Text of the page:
A novel set in the 70s’ and covering clandestine and taboo themes for the time. The Virgin Suicides is a novel that discusses the imprisonment of being an adolescent girl, during a period where woman were very much still seen as objects and a means to gain great social status. Eugenides uses a writing style that causes any reader to fall into a trap of endless hope, which he then breaks by reminding you of what the book is about.
With this recommendation, I do want to warn potential readers of grim and vivid language. Although this novel is graphic and difficult to get through, I do genuinely think it’s a story that needs to be heard. As well as following a fiction story about 5 girls through the eyes of a “young” man the novel does have many educational points that can help those you don’t understand the inner workings behind suicide attempts.
What I Saw When Reading The Book
About The Author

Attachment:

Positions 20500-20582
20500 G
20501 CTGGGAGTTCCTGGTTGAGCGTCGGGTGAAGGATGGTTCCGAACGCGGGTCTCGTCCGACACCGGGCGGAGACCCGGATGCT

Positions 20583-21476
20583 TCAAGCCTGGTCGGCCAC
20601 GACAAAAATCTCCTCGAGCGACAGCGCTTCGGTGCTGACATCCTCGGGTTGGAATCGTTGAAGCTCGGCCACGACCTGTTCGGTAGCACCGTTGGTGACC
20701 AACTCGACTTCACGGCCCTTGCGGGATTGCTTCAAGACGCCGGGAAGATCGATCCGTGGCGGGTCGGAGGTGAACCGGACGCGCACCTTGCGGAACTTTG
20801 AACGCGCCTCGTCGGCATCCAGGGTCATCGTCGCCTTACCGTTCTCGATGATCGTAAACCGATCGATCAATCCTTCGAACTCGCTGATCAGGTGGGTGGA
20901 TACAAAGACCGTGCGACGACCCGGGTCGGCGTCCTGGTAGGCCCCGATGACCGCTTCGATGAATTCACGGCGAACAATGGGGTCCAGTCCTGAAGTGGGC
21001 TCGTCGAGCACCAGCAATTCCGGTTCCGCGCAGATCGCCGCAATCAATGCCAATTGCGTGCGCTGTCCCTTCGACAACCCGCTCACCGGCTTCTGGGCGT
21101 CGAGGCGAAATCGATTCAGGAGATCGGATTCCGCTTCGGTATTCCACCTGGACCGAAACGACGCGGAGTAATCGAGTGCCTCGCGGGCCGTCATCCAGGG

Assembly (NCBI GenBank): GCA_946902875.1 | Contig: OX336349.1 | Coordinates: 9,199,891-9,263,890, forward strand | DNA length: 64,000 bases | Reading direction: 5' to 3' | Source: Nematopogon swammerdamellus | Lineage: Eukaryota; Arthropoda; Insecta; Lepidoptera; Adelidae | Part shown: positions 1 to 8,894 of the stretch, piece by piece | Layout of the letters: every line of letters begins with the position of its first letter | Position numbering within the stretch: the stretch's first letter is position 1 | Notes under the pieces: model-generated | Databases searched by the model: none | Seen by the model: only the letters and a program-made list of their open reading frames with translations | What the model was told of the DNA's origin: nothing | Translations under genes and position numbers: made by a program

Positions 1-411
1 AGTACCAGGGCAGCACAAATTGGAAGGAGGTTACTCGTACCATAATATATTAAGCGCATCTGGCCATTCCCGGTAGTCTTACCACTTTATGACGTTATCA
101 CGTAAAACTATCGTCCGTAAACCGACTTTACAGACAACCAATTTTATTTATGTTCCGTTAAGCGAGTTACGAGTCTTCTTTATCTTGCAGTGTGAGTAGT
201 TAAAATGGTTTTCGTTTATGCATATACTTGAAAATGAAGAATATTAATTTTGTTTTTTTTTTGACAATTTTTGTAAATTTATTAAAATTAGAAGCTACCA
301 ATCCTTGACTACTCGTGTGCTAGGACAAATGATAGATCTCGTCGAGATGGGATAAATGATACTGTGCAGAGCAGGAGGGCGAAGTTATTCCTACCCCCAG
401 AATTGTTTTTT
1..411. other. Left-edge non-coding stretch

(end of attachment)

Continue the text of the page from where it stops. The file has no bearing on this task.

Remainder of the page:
American novelist and short story writer, Jeffrey Kent Eugenides, was born in Detroit in 1960. He has written several essays and short stories over the years, he has also written 3 novels during his career. His most successful novel has been The Virgin Suicides, which has been translated into 34 different languages. The novel was published in 1993 then adapted to film in 1999, by critically acclaimed film director Sofia Coppola.
Jeffrey Eugenides is now a Professor of Creative Writing in the Peter B. Lewis Center for the Arts. He has continued to write short stories and submits them to The New York Time. His published work in the New York Times, could potentially lead to another novel but only time will tell.
After reading this complex but informative novel, I was glad to have read it before watching the 1999 award-winning film. So although this recommendation comes with a trigger warning, for those who choose to take on the incredible novel, you will not regret the read. The level of satisfaction I felt when I read the final lines of the book, was incredible and definitely different from any other book I’ve read in the past. All the gritty details makes the Eugenides novel a marvel.
Written by Karla Louise Hallett